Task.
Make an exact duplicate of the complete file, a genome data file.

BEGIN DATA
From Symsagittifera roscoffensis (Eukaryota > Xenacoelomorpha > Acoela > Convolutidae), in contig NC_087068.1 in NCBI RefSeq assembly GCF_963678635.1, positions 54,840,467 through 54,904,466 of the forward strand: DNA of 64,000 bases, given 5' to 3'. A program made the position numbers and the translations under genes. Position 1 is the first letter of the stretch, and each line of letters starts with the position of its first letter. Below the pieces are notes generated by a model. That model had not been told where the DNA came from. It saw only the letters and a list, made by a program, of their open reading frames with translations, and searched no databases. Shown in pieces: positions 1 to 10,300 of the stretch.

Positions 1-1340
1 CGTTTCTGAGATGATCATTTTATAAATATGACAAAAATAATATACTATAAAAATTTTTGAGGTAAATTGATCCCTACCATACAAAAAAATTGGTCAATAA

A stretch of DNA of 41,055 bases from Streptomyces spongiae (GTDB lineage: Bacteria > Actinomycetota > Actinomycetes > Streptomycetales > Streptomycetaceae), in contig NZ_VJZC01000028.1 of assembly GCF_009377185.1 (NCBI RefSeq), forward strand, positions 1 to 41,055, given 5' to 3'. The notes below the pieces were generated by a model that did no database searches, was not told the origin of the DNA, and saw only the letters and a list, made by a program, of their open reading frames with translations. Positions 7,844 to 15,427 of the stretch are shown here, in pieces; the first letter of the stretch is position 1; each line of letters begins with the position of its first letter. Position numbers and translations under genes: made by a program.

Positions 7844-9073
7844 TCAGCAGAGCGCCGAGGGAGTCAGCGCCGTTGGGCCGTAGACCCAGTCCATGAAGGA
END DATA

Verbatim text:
From Symsagittifera roscoffensis (Eukaryota > Xenacoelomorpha > Acoela > Convolutidae), in contig NC_087068.1 in NCBI RefSeq assembly GCF_963678635.1, positions 54,840,467 through 54,904,466 of the forward strand: DNA of 64,000 bases, given 5' to 3'. A program made the position numbers and the translations under genes. Position 1 is the first letter of the stretch, and each line of letters starts with the position of its first letter. Below the pieces are notes generated by a model. That model had not been told where the DNA came from. It saw only the letters and a list, made by a program, of their open reading frames with translations, and searched no databases. Shown in pieces: positions 1 to 10,300 of the stretch.

Positions 1-1340
1 CGTTTCTGAGATGATCATTTTATAAATATGACAAAAATAATATACTATAAAAATTTTTGAGGTAAATTGATCCCTACCATACAAAAAAATTGGTCAATAA

A stretch of DNA of 41,055 bases from Streptomyces spongiae (GTDB lineage: Bacteria > Actinomycetota > Actinomycetes > Streptomycetales > Streptomycetaceae), in contig NZ_VJZC01000028.1 of assembly GCF_009377185.1 (NCBI RefSeq), forward strand, positions 1 to 41,055, given 5' to 3'. The notes below the pieces were generated by a model that did no database searches, was not told the origin of the DNA, and saw only the letters and a list, made by a program, of their open reading frames with translations. Positions 7,844 to 15,427 of the stretch are shown here, in pieces; the first letter of the stretch is position 1; each line of letters begins with the position of its first letter. Position numbers and translations under genes: made by a program.

Positions 7844-9073
7844 TCAGCAGAGCGCCGAGGGAGTCAGCGCCGTTGGGCCGTAGACCCAGTCCATGAAGGA